Rocket Set to Slam Into the Moon on March 4 Will Provide Unique Scientific Insights

More scientific consensus is needed before we know precisely whose rocket will hit the Moon.
moon surface

After all the recent speculation in the news about a rocket about to hit the Moon, the only thing that can be stated with near certainty is that something will crash into the Moon tomorrow, on Friday, March the 4th.

SpaceX denied that it is one of their Falcon 9 rockets. Beijing official Wang Wenbin speaking for the Chinese foreign ministry, was also keen to avoid any insinuation that the resulting space junk crashing into the Moon is a Chang’e 5-T1 mission rocket.

At this stage, the world relies on the opinion of the student researcher of Bill Gray. Bill Gray is the man who initially determined that the rocket about to crash into the Moon was a Falcon 9 SpaceX rocket. Later changed his mind and calculated that instead, it was a Chinese rocket after being advised by Jon Giorgini, a NASA engineer, that the rocket didn’t look like a Falcon 9.


Here is what the student researcher Vishnu Reddy thinks, discovering what rocket it hinges on observations of the different paint that the Chinese would have used compared to the paint that SpaceX would have used. Reddy stated, “we compared its spectrum to those of a Falcon 9 second-stage booster of similar provenance as the DSCOVR mission and a Chinese booster of similar provenance as the Chang’e 5-T1 mission“. In layman’s terms, the spectrum differences come down to different types of paint.

Reddy and his team used advanced equipment to analyze the object’s spectrum; they used the Rapid Astronomical Pointing Telescopes for Optical Reflectance Spectroscopy (RAPTORS) system, a telescope situated on top of the University of Arizona campus.

1024px A picture of the Steward Observatory
University of Arizona Steward Observatory by AlMarineau under CC BY-SA 3.0

Bill Gray, the manager of Project Pluto, is standing by his student’s opinion on this one, and stated last month, “There really is no good reason at this point to think the object is anything other than the Chang’e 5-T1 booster … Anybody claiming otherwise has a pretty large hill of evidence to overcome.”


Leonard David writing for, reports ‘the Goldstone Solar System Radar near Barstow, California, is set to observe the object a few days before impact. And NASA’s Lunar Reconnaissance Orbiter (LRO) will look for changes in the moon’s exosphere — a very thin layer of gases — due to the crash and then later scan the lunar surface for the impact crater itself.’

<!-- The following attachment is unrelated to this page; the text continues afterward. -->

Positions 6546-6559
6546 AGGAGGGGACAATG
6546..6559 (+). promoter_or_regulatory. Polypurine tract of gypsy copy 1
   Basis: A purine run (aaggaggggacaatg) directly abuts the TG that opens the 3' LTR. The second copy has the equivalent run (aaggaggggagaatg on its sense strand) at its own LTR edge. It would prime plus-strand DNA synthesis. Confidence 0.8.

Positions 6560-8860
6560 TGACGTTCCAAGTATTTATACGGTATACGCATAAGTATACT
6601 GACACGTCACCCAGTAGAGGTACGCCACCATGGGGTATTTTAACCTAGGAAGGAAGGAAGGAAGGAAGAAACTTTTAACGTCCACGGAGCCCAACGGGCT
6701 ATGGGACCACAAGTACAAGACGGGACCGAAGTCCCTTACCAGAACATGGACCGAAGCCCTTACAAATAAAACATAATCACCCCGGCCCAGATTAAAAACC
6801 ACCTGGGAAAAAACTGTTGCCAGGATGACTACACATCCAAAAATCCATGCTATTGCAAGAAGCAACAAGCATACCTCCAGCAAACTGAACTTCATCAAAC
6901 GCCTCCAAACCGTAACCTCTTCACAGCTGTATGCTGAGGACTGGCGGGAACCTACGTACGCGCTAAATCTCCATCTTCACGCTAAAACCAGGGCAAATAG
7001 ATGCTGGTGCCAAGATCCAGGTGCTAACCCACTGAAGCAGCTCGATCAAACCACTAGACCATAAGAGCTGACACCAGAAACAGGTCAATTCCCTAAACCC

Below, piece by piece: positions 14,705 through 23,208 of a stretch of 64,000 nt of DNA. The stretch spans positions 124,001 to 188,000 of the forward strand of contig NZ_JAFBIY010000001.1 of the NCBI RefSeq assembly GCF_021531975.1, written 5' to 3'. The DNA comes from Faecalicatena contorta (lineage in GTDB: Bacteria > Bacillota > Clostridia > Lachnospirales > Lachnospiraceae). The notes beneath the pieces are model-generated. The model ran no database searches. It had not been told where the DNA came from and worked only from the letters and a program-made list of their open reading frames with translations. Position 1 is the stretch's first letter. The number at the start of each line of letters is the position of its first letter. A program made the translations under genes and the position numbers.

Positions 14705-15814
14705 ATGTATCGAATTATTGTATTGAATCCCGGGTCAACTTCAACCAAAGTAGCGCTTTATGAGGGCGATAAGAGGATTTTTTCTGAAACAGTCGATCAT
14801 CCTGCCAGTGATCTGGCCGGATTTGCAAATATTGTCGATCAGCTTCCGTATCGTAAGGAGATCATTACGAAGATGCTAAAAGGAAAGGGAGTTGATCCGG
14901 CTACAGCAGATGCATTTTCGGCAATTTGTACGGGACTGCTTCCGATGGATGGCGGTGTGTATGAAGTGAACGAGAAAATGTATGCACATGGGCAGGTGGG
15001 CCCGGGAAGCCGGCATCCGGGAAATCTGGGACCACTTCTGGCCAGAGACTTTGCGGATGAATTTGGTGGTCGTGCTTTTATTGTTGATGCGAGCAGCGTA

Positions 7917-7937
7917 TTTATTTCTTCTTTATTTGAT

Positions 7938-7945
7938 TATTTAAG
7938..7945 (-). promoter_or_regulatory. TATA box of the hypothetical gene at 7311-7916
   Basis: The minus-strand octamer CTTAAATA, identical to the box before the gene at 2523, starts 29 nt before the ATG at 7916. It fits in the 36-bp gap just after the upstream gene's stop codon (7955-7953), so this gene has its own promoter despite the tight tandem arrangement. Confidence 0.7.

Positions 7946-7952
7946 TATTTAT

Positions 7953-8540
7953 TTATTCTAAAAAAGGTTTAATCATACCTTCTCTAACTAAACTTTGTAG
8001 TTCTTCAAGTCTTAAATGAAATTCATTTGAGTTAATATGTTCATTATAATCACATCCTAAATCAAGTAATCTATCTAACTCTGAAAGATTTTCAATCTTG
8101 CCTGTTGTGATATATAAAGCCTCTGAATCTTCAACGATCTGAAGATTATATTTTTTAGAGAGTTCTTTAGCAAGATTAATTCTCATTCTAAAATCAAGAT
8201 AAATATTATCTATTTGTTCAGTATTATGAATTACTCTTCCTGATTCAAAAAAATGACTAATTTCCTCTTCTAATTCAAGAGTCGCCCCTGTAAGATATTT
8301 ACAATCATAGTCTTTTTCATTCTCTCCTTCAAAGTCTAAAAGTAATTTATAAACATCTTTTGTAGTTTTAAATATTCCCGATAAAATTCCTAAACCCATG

What is known so far is:

  • The object is ‘is on track to slam into Hertzsprung Crater on the far side of the Moon on Friday at 7:25 a.m. EST (1225 GMT).’
  • Scientists, other than Chinese officials, have ruled out that the object is ‘the upper stage of the SpaceX Falcon 9 rocket that launched the U.S. National Oceanic and Atmospheric Administration’s Deep Space Climate Observatory (DSCOVR) in 2015.’
  • The most likely object considered by Bill Gray, his student Vishnu Reddy, and NASA engineer Jon Giorgini is that the object is ‘Chinese Long March 3C rocket that launched China’s Chang’e 5-T1 mission in 2014. Chang’e 5-T1 looped behind the moon and returned to Earth to test atmospheric re-entry capabilities for 2020’s Chang’e 5 lunar sample return mission. Chang’e 5-T1 also carried a secondary payload of scientific instruments in the upper stage of the Long March rocket on behalf of the Luxembourg-based company LuxSpace.’

What can we expect to happen?

We can expect the object will make a hole when it hits the Moon, a crater ‘similar to impacts that occurred during NASA’s Apollo program, when the third stages of huge Saturn V rockets were intentionally steered into the moon. In both cases, the moon-smacking projectile is more or less a tin can’, this is the scientific opinion of planetary scientist Jeffrey Plescia, who works at the Johns Hopkins University’s Applied Physics Laboratory in Maryland. 

Apollo13 booster crater
Apollo13-booster-crater by NASA

However, don’t expect anything too fantastical to happen to the Moon, “The result is that a lot of the energy goes into crushing the projectile rather than excavating the crater,” says Plescia.

The crater created by Spacecraft crashes such as the one by Saturn V third stages, ‘are shallower than natural craters and sport an asymmetric shape, related for the most part to the low impact angle.’

To fully understand how craters are shaped, Plescia says it is “Always good to know the parameters of the projectile for better understanding the cratering process,”


We may never fully understand the crater

According to Plescia, we will not fully understand how the trajectory of the crash will form the crater unless the Chinese are forthcoming and can share information on whether their rocket is tumbling or spinning in rotisserie mode.  Rotisserie mode, sometimes nicknamed by Astronauts as barbecue mode, relates to a Passive Thermal Control technique where a spacecraft rotates to keep temperatures reasonable for crew and instruments.  The scientific lessons from this event will undoubtedly be harder to learn until all the scientific community can agree on who owns this rocket and how it ended up hurtling towards the moon.

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